ISCA Archive ISCSLP 2004
ISCA Archive ISCSLP 2004

Maximum Entropy Modeling for Speech Recognition

Hong-Kwang Jeff Kuo

Maximum entropy (maxent) models have become very popular in natural language processing. This tutorial will begin with a basic introduction of the maximum entropy principle, cover the popular algorithms for training maxent models, and describe how maxent models have been used in language modeling and (more recently) acoustic modeling for speech recognition. Some comparisons with other discriminative modeling methods will be made. A substantial amount of time will be devoted to the details of a new framework for acoustic modeling using maximum entropy direct models, including practical issues of implementation and usage. Traditional statistical models for speech recognition have all been based on a Bayesian framework using generative models such as Hidden Markov Models (HMMs). The new framework is based on maximum entropy direct modeling, where the probability of a state or word sequence given an observation sequence is computed directly from the model. In contrast to HMMs, features can be asynchronous and overlapping, and need not be statistically independent. This model therefore allows for the potential combination of many different types of features. Results from a specific kind of direct model, the maximum entropy Markov model (MEMM), will be presented. Even with conventional acoustic features, the approach already shows promising results for phone level decoding. The MEMM significantly outperforms traditional HMMs in word error rate when used as stand-alone acoustic models. Combining the MEMM scores with HMM and language model scores show modest improvements over the best HMM speech recognizer. This tutorial will give a sense of some exciting possibilities for future research in using maximum entropy models for acoustic modeling. ABOUT THE SPEAKER Hong-Kwang Jeff Kuo received the S.B. degree in Computer Science and the S.M. degree in Electrical Engineering and Computer Science in 1992, and the Ph.D. degree in Electrical and Medical Engineering in 1998, all from the Massachusetts Institute of Technology. In 1998, he joined Bell Laboratories as a Member of Technical Staff in Murray Hill, New Jersey, where he worked on research in speech recognition and spoken dialogue systems. In 2002, he joined the IBM T.J. Watson Research Center as a Research Staff Member. Dr. Kuo has published papers in journals and international conferences and workshops on many topics, including discriminative training for natural language call routing, language and pronunciation modeling, natural spoken language parsing and understanding, spoken dialogue systems, and models of normal and pathological speech production.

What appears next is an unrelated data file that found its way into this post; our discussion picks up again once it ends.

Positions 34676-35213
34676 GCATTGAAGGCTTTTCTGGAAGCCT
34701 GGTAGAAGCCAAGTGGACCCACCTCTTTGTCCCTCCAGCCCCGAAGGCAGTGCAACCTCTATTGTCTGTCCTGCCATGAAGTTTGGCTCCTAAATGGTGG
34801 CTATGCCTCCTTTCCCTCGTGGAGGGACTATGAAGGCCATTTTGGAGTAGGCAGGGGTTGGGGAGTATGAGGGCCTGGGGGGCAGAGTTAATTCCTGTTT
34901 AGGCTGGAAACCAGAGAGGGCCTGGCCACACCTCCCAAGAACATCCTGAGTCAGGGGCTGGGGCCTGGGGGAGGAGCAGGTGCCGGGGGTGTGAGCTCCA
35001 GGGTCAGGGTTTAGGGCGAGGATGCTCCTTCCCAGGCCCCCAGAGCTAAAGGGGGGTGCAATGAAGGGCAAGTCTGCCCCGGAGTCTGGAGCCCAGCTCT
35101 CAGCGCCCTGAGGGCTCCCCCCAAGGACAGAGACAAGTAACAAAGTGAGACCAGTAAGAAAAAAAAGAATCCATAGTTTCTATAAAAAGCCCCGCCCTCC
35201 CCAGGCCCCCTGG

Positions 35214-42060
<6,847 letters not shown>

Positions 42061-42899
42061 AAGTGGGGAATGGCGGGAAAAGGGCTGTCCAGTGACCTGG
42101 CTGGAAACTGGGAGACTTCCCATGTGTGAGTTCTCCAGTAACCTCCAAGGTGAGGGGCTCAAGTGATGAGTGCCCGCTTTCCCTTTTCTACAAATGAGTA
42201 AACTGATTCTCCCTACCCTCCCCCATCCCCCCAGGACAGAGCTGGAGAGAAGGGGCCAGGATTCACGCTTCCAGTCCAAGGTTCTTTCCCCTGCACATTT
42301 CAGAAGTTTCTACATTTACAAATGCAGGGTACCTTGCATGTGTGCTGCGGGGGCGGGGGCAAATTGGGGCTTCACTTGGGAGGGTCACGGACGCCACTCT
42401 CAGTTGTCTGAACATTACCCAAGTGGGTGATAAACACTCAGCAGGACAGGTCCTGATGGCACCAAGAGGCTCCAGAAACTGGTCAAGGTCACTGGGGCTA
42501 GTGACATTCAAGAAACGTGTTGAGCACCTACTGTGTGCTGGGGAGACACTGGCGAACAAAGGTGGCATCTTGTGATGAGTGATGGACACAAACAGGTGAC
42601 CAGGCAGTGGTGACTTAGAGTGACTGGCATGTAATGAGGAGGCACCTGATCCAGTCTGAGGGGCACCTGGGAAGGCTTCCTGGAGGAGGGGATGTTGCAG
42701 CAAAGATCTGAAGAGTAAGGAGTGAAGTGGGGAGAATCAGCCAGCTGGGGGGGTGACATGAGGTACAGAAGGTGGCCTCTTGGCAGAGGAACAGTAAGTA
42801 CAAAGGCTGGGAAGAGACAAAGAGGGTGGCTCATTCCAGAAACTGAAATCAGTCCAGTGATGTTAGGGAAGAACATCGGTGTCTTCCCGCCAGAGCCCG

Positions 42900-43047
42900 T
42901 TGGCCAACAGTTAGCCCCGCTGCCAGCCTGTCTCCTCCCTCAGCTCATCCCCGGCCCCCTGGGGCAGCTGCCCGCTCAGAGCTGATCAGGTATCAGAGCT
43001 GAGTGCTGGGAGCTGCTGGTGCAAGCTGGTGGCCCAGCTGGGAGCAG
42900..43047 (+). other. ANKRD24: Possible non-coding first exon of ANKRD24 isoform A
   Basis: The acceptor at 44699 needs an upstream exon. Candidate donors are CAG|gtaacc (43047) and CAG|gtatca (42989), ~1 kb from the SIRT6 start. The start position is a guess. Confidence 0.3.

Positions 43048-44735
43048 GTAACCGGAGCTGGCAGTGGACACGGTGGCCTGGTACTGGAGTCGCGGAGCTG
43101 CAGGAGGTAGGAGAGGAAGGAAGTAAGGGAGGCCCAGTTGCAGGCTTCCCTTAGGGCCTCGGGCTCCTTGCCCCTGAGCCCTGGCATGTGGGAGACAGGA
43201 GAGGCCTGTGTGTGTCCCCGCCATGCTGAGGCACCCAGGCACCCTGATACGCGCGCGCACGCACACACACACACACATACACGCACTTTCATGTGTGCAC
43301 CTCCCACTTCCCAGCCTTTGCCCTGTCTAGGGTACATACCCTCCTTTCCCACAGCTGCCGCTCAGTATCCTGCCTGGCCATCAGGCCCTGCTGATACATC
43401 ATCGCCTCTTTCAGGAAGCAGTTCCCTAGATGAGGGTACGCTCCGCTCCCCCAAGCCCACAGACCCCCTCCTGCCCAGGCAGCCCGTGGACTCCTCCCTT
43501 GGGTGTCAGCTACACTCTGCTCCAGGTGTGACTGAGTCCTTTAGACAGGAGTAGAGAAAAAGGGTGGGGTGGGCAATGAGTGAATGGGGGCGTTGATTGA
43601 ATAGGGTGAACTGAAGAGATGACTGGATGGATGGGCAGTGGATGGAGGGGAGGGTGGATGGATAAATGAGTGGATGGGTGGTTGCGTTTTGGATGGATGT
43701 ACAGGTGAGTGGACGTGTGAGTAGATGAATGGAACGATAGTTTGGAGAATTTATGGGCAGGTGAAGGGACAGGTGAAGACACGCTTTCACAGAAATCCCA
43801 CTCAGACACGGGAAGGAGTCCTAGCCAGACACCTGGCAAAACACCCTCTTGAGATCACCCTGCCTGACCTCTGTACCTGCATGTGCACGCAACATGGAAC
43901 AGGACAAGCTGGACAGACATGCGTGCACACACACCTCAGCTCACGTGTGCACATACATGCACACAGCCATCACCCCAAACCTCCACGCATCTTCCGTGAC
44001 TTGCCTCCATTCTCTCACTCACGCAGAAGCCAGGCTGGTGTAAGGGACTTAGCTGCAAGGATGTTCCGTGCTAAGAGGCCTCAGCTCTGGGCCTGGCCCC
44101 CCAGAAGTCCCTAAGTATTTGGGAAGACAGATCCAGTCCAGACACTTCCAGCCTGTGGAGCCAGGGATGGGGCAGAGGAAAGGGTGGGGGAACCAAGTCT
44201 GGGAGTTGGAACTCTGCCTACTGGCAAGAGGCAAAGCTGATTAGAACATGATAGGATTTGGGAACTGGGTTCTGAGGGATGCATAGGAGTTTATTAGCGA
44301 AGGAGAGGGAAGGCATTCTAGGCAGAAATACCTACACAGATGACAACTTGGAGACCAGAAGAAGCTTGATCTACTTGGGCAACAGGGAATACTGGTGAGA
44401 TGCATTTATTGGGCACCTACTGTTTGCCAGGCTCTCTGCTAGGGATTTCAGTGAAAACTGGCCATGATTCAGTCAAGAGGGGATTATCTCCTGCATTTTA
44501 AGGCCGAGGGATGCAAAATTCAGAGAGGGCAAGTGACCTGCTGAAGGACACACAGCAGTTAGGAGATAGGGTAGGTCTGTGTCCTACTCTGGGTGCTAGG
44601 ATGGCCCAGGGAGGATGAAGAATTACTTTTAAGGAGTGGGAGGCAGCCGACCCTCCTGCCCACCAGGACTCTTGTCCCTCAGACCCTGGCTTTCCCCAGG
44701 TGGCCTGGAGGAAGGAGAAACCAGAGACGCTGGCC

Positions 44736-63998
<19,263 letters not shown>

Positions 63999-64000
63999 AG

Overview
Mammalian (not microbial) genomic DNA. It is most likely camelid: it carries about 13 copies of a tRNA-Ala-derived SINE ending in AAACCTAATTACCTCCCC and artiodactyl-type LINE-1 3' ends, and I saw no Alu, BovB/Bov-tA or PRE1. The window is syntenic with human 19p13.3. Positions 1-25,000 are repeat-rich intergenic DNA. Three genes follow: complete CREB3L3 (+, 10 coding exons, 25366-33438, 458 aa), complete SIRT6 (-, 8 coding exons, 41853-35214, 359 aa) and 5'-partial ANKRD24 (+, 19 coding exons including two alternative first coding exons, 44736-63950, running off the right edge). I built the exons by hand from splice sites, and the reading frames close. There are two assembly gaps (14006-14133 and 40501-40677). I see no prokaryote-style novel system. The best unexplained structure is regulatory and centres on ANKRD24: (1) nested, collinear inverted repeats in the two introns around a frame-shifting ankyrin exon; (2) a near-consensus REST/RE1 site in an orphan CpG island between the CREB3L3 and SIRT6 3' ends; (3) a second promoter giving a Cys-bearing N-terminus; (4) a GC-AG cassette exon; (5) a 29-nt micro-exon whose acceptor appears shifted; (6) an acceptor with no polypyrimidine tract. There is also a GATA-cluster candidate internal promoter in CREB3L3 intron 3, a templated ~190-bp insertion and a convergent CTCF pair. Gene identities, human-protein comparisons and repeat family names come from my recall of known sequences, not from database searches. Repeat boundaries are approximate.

Cite as: Kuo, H.-K.J. (2004) Maximum Entropy Modeling for Speech Recognition. Proc. International Symposium on Chinese Spoken Language Processing

  author={Hong-Kwang Jeff Kuo},
  title={{Maximum Entropy Modeling for Speech Recognition}},
  booktitle={Proc. International Symposium on Chinese Spoken Language Processing}